Florence Nightingale grew up in Victorian England as the second child of a wealthy family. However, she was born in the Tuscan city of Florence (Italy), after which she was also named. When she first became interested in nursing, this met with strong disapproval from her family. Nevertheless, young Florence fought back and persevered: Nightingale assisted Theodor Fliedner in Kaiserswerth and ultimately opened her own nursing school in London.
In the year 1854, Great Britain entered the Crimean War against Russia. Reports of inadequate medical care for wounded soldiers caused Nightingale to leave for Scutari (now: Üsküdar, Turkey), where the armed forces kept a military hospital. Through her work there, medical services underwent a marked improvement and she herself became somewhat popular with the general public. In fact, the Times reported how she would make her rounds of the hospital, lamp in hand. Later, the poet Henry Wadsworth Longfellow would immortalise Nightingale in his poem ‘Santa Filomena’ with the nickname ‘Lady with the Lamp’, which is still used today.
On a trip through Europe, Florence Nightingale discovered a young owl in Athens which had fallen from its nest. She nursed the owl back to health and brought it everywhere with her. Having been christened Athena, the owl died during the Crimean War. Nightingale had her stuffed and the owl can be seen today in the Florence Nightingale Museum in London.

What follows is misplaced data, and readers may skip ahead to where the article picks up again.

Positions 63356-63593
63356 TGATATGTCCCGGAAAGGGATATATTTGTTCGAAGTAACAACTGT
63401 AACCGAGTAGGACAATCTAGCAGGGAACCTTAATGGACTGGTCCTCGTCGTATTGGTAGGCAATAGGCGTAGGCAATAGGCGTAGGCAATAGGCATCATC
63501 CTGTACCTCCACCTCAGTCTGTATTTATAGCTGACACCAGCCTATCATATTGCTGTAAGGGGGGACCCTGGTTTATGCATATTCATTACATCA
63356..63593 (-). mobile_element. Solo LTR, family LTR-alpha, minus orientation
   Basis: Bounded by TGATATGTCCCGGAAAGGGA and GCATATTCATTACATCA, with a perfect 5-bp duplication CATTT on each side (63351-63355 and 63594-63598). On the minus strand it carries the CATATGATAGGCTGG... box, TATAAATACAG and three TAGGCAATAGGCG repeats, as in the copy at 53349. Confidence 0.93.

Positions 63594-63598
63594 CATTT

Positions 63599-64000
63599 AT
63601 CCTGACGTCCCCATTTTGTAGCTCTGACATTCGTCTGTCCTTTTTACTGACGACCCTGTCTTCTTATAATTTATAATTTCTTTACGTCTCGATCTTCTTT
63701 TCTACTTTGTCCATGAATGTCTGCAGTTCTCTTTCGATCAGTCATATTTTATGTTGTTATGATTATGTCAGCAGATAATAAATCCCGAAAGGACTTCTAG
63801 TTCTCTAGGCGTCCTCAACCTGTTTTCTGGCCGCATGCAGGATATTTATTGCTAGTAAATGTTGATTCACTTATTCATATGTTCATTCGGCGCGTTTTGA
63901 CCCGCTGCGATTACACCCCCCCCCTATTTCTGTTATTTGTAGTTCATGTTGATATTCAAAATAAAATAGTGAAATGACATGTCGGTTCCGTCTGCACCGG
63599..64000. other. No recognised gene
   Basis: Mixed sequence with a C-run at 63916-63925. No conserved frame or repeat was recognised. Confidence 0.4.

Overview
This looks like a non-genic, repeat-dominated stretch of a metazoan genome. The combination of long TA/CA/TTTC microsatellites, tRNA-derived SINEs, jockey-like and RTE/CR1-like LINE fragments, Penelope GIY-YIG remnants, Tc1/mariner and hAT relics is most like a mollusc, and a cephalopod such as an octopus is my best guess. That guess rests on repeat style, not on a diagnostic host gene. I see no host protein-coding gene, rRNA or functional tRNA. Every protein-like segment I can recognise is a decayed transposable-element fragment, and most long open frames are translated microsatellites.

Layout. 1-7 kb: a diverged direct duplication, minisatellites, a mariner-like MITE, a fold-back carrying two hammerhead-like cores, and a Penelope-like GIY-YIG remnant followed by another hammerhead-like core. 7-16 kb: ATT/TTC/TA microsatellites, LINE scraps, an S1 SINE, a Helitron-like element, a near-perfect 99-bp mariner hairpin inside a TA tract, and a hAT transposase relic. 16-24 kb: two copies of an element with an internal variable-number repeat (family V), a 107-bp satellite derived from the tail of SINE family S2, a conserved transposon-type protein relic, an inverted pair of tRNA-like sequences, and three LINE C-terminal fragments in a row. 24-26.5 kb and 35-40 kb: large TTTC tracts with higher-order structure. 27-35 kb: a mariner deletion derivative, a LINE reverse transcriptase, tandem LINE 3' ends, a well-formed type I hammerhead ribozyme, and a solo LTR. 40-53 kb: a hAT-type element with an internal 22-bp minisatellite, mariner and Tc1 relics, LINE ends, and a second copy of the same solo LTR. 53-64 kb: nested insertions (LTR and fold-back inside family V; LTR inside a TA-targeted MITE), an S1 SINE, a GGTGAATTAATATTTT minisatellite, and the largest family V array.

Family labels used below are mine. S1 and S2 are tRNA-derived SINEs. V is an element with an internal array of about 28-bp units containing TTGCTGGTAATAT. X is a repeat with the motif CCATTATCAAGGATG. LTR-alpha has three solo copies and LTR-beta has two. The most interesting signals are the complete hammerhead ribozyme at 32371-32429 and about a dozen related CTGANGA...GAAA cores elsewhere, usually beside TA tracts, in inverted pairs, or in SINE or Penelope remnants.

Florence Nightingale received a good education from her father and studied statistics in great detail. Later, she would apply these skills and develop new types of diagrams. Nightingale was a pioneer of statistics in the fields of medicine and nursing. In 1859, she was the first woman to be admitted to the Royal Statistical Society.
In 1860, Nightingale established a nursing school at St Thomas’ Hospital in London, which still exists today (though in altered form). Here, an organisational and educational model was developed, which subsequently served as a model for many other nursing sites. Her book, Notes on Nursing: What It is and What It is Not, released the same year, included a first theory of nursing and also became a bestseller; 15,000 copies were sold in the first two months alone.